Author Archive | majestic

The Exponential Benefits of Eating Less

Or, “Eat Less You Pig.” James McWilliams explains why eating less food—whole food and junk food, meat and plants, organic and conventional, GMO and non-GMO—would do a lot more than just better our personal health, at Pacific Standard:

There’s one T-shirt in my drawer that I don’t wear, mainly because I think it’s sort of offensive. It reads: Eat Less You Pig.

A nutritionist gave it to me. She had the shirts made because she was tired of the endless hand wringing over what it meant to eat ethically, eat environmentally, eat to optimize personal health, and so on. Rather than debating the fine points of the carbon sequestration of grass-fed systems or the amount of glyphosate sprayed on GMOs or the yield potential of organic agriculture versus conventional or whether animals suffer on “humane” farms, she simply wanted a few choice words that would cut through the fog and free us from the burden of culinary complexity.

Read the rest
Continue Reading

To Prison for Poverty – Part One

This season reminds us that there are a lot of things to be thankful for.

For instance, not having to go to jail for minor infractions like parking tickets.

But sadly, that’s not the reality for everyone. We live in a world where government and corporations continue to make money off of those who are poor, hungry and desperate.

To Prison for Poverty exposes two private probation companies who exploit and make million of dollars off of people who can’t afford small fines.

Read the rest

Continue Reading

The 20th-Century Dictator Most Idolized by Hitler

Ataturk2.JPG

Mustafa Kemal Atatürk as a Senior Captain of the Ottoman Army in 1907.

“Historians may credit Mussolini with inspiring Hitler’s rise to power, but the despot called a different contemporary his ‘shining star,'” writes William O’Connor at Daily Beast:

Adolf Hitler’s obsessions, for he was a man prone to unhealthy fixations, were dangerous for the world—whether with himself, with art school, with his dreams of grandeur, with Eva Braun, with his hatred of Jews—or, more obscurely, with Turkey.

To say that the roots of the Third Reich’s rise have been thoroughly examined would be an understatement. Yet one element of Hitler’s power grab has largely been neglected—the importance of Turkey and Mustafa Kemal Atatürk (or as Hitler called him, his “shining star”) on the Führer’s thinking.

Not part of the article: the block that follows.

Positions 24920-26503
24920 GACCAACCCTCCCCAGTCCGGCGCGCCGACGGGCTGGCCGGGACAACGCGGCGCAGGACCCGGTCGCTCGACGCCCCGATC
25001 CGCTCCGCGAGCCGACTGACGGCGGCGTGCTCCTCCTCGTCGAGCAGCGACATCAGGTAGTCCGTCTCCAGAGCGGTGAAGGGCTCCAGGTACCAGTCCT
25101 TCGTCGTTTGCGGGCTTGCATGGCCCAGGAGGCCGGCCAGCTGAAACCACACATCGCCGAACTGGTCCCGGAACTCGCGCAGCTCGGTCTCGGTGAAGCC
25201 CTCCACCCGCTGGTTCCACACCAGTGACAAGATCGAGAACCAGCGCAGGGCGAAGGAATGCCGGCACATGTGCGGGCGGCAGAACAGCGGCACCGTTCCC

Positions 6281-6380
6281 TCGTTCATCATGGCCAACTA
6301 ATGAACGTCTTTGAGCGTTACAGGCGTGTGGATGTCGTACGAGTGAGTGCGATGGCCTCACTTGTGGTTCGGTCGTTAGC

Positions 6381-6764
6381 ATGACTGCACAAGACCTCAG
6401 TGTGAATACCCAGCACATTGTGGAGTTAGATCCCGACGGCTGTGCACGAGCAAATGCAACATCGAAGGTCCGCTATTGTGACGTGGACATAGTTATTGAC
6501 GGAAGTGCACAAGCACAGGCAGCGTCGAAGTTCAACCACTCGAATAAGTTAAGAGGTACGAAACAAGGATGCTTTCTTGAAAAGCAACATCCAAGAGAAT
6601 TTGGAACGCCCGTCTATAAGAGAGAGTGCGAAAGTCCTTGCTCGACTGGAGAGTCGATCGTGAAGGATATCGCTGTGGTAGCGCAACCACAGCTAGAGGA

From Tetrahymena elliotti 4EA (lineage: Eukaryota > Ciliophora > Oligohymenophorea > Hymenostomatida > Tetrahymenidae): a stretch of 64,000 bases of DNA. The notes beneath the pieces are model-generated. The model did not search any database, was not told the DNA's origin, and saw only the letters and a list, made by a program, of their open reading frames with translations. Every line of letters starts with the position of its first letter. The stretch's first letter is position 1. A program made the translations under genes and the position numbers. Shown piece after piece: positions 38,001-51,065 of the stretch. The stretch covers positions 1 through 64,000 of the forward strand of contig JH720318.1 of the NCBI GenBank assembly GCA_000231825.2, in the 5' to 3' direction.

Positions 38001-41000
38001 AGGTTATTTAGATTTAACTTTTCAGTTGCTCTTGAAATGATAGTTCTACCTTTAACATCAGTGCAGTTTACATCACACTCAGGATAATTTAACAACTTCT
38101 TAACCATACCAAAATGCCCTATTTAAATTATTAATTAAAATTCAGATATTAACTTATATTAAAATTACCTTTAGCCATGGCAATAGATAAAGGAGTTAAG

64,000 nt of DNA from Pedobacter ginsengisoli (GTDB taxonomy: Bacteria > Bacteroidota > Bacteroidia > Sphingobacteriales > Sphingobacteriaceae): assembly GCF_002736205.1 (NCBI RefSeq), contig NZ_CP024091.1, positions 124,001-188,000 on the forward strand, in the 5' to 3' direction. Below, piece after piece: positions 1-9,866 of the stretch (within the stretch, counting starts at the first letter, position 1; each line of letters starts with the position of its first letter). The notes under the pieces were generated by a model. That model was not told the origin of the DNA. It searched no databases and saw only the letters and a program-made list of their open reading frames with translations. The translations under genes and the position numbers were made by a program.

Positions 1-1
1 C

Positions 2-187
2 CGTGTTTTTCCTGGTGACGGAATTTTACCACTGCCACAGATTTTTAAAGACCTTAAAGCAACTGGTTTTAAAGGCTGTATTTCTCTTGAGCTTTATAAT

In his exhaustively researched new book, Atatürk in the Nazi Imagination, Stefan Ihrig charts the outsized role that Atatürk and the New Turkey played in the minds of Germany’s Weimar-era far right—an influence that extended through the Nazi years.

Read the rest
Continue Reading

HBO’s Bombshell Scientology Documentary

Alex Gibney has an excellent portfolio of hard-hitting documentary films including Enron: The Smartest Guys in the Room (2005), Taxi to the Dark Side (2007) and We Steal Secrets: The Story of WikiLeaks (2013). Now he’s turning the lens on the “church” of Scientology, with backing from HBO, reports the Hollywood Reporter:

THR has learned that Oscar winner Alex Gibney (Taxi to the Dark Side) is putting the finishing touches on a film that tackles the Church of Scientology and its Tinseltown tentacles. HBO, no stranger to controversy, having ushered such hot-button docs as The Case Against 8 and the Paradise Lost trilogy to the screen, is eyeing a 2015 airdate for Going Clear, which is based on Lawrence Wright’s controversial book that was also exclusively excerpted in THR.

HBO long has championed documentary filmmaking. It commissioned the Scientology project nearly two years ago, right after the book’s January 2013 publication, when frequent collaborator Gibney brought it to the network.

Read the rest
Continue Reading

What Comes After Money?

In a straight to camera monologue, Daniel Pinchbeck asks “A recent article in Foreign Affairs proposes that Central Banks could just print money and give it to the people – particularly the bottom 80%. This is a startling idea, and it points to the need for a broader discussion around money as an instrument humans have created for exchanging and storing value. Do we need different tools for this, going forward?”

Read the rest

Continue Reading

Measuring the Impact of the Occupy Movement

Occupy Wall Street, Unofficial LogoLucy Townsend asks “Activists from the Occupy movement held their latest campaign in London this weekend. The protest movement, now three years old, has global recognition. But how can its impact be measured?” at BBC News Magazine: